NEW HOMES DOMINATE REAL ESTATE MARKET IN MANY AREAS
If you are a homebuyer looking for a brand-spanking new house, you’re in luck in many parts of the country. The market is now flooded with the most brand-new, single-family houses to hit the market since the Great Recession, according to Realtor.com.
The number of these newly-built homes, 795,000, jumped 7.7% from 2016 to 2017, according to the U.S. Census Bureau report on the 2017 Characteristics of New Housing. Median square foot size was up a bit as well, to 2,426 from 2,422 the year before.
Chief NAR economist Danielle Hale says, “It’s good that there’s more construction, but there’s still plenty of room for more building,” who adds that builders seem to be catering almost exclusively to upper-end or move-up buyers. She stresses that there is still plenty of room for affordable homes to be built.
This recent crop of new, larger homes tend to be more expensive than older, existing residences. For example, the median price of a new home was $312,400 in April—compared with $257,900 for an existing home. That's 21.1% more, no doubt due to high land, construction labor, and materials costs.
The overwhelming majority of these brand new homes have three or four bedrooms and 2.5 or 3 baths, and 2-car garages. About a quarter of them have full or partial basements (most notably in states where basements are expected in new homes).
It seems homebuilders are not leaving future maintenance of these (mostly suburban) new home neighborhoods up in the air; in many cases, they are putting homeowners’ associations in place from the start. About 487,000 of these new homes were to be governed by HOAs, adding fees on top of mortgage payments, boxing out many first-time homebuyers in the process.
Because of land costs, ”Construction is slowly shifting back from the core of metro areas to the outer suburbs. It’s because that's where your normal buyers look for houses," says Issi Romem, chief economist at BuildZoom, an online homebuilding and remodeling marketplace. "They're going to be larger than the homes you'll find in the center of town.”
Source: Realtor.com, NAHB,TBWS
THIS WEEK'S MORTGAGE RATE SUMMARY
HOW RATES MOVE:
Conventional and Government (FHA and VA) lenders set their rates based on the pricing of Mortgage-Backed Securities (MBS) which are traded in real time, all day in the bond market. This means rates or loan fees (mortgage pricing) moves throughout the day, being affected by a variety of economic or political events. When MBS pricing goes up, mortgage rates or pricing generally goes down. When they fall, mortgage pricing goes up.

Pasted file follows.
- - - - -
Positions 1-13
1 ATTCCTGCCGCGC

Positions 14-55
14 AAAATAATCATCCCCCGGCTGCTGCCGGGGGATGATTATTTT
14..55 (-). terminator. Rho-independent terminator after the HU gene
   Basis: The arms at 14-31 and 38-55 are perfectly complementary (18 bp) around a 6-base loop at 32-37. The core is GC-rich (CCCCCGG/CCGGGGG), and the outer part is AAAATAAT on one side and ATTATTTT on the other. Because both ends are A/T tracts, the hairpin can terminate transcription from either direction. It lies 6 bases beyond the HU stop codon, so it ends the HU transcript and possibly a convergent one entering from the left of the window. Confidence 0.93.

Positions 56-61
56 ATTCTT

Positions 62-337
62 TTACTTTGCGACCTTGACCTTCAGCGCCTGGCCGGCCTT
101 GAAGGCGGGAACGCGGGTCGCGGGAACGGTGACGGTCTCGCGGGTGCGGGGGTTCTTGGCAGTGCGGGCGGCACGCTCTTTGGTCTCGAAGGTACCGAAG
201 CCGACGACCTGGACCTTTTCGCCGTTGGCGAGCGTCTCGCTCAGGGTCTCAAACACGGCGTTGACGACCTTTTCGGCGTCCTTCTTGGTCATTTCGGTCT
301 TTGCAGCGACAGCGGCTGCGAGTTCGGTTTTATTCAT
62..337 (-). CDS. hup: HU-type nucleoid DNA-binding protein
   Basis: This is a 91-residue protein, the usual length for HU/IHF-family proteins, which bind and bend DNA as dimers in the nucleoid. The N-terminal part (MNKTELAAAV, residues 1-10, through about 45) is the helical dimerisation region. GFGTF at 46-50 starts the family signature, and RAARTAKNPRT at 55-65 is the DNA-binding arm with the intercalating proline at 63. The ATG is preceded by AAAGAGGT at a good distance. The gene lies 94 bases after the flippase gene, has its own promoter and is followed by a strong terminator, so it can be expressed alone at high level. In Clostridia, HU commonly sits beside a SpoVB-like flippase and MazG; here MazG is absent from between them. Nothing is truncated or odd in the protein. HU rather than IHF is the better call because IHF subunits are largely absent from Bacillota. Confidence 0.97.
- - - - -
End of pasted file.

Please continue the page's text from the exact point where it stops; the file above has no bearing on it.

RATES CURRENTLY TRENDING: HIGHER
Mortgage rates are pushing higher today. Last week the MBS market worsened by -1bps. This was not enough to move rates higher last week. There was a great deal of mortgage rate volatility last week.
THIS WEEK'S RATE FORECAST: HIGHER
Three Things: These are the three areas that have the greatest ability to impact mortgage rates this week. 1) Trade War, 2)Geopolitical and 3) Across the Pond.
1) Trade War: Now that the metal Tariffs are in place, the bond markets will continue to monitor the non-stop trickle of "tit-for-tat" responses from the impacted countries. But foreign tariffs on bourbon, soybeans and other small target but big headline moves are not going to move rates. Instead, the bond markets are solidly focused on China and trade talks there.
2) Geopolitical: While Spain and Italy seemingly have new governments in place, there is still plenty of unrest and instability in the Eurozone. And no one has a plan to solve the massive amounts of debt problems. Most of that debt is owned by European banks or the ECB itself. And unlike Greece, these are much more threatening to the system.
3) Across the Pond: Domestically, we have a very light week for data and zero Fed speeches or Treasury Auctions to contend with. Only Tuesday's ISM Services has the significance to move rates. But overseas we get a lot of PMI and GDP data that could have an impact on long bonds and rates.
THIS WEEK'S POTENTIAL VOLATILITY: AVERAGE
There's not a lot of domestic economic news coming out this week that has the ability to move the markets. Rates will be looking to the trade talks for direction.
If you are looking for the risks and benefits of locking your interest rate in today or floating your loan rate, contact your mortgage professional to discuss it with them.Source: TBWS
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